*With thanks to Dr Helen Pringle for the ‘human shields’ phrase.
Women should not have to make sexual concessions to have a seat in the boys club.
This morning I appeared on Channel Seven Sunrise to discuss Dr Gabrielle McMullin’s comments that given the level of sexual harassment in the medical profession and the penalties women faced when they complained, it may be better for them to submit than to take matters further. While it is good that Dr McMullin has exposed the shocking reality of gender inequality within the profession, I was concerned that her response suggested women have to make concessions rather than be treated with respect and as equals.
Juan Salmeron and I talk discuss objectification of women in the music industry – and other places
Being interviewed by the death metal music magazine Metal Blast was a first.
I’m not exactly known for my taste in black metal The closest I got to ‘heavy’ was Suzi Quatro singing Devil Gate Drive in the 70s. Though I do confess to being persuaded by two mates to turn up at a cacophonous metal gig at a music festival in Queensland a couple of years back – fortunately I still have one functioning ear. And ‘black metal tyrants’ 1349’s ‘Massive Cauldron of Chaos’ album title describes how my life feels on too many days. But anyway, German-based Metal Blast editor Juan Salmeron, sought me out. He is, interestingly, both an attorney-at-law and a metal head, according to his bio:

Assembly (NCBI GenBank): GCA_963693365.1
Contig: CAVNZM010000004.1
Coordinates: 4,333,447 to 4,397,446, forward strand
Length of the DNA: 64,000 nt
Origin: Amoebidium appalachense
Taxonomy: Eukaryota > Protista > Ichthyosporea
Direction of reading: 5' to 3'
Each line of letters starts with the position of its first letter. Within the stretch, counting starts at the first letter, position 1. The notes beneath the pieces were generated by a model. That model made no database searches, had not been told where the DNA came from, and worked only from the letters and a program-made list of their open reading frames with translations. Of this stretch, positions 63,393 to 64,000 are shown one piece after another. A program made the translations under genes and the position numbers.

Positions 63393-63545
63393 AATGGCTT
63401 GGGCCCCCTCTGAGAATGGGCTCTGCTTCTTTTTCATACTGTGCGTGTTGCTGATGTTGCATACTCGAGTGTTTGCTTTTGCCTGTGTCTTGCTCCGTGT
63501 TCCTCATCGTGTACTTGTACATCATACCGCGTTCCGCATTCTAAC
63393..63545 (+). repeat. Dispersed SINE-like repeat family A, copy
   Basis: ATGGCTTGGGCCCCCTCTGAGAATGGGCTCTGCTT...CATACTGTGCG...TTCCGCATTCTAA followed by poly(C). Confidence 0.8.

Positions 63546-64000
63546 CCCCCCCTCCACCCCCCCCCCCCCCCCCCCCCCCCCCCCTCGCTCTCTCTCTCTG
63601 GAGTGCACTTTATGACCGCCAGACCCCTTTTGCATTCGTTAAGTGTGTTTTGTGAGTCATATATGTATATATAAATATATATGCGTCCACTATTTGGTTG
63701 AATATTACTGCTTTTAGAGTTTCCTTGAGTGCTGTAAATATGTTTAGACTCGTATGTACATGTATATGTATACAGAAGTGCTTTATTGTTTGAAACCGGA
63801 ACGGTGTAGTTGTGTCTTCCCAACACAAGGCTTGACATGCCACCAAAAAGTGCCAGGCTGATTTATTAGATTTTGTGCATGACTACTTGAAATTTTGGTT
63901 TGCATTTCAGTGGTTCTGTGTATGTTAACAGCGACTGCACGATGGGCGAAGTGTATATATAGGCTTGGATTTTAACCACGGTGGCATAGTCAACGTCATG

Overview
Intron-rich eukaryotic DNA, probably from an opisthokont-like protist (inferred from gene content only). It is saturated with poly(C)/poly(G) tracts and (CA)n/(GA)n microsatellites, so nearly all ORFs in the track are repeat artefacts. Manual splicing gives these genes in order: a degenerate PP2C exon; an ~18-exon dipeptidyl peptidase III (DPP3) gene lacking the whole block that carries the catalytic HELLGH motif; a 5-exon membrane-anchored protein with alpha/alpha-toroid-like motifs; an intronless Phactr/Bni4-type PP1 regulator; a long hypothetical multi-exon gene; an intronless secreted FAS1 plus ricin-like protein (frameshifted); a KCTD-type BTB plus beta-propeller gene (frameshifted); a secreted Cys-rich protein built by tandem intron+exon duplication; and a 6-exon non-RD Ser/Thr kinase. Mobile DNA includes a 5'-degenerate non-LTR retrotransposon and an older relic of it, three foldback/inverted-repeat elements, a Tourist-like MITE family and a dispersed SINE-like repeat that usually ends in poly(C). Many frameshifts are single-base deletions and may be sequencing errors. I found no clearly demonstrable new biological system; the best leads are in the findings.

Considered by his mother as the brightest and prettiest boy, J’s interest in metal started in his early teens, listening to bands like Iron Maiden and Metallica (coupled with an embarrassing period in which Marilyn Manson “totally represents me, man”) eventually moving into the realm of power, industrial and death metal. When he’s not working at Metal Blast he can be found practicing Krav Maga, working as an attorney and coming up with excuses as to why he has to miss work after going to a concert. He also dabbles as a concert photographer, you can see his sub-par work on his instagram.
Juan just emailed me to say: “The response has been great; I’ve received e-mails, and even some girls contacted me and told me about their own cases of sexual abuse. It’s something that needs to be addressed”. So that’s good to know.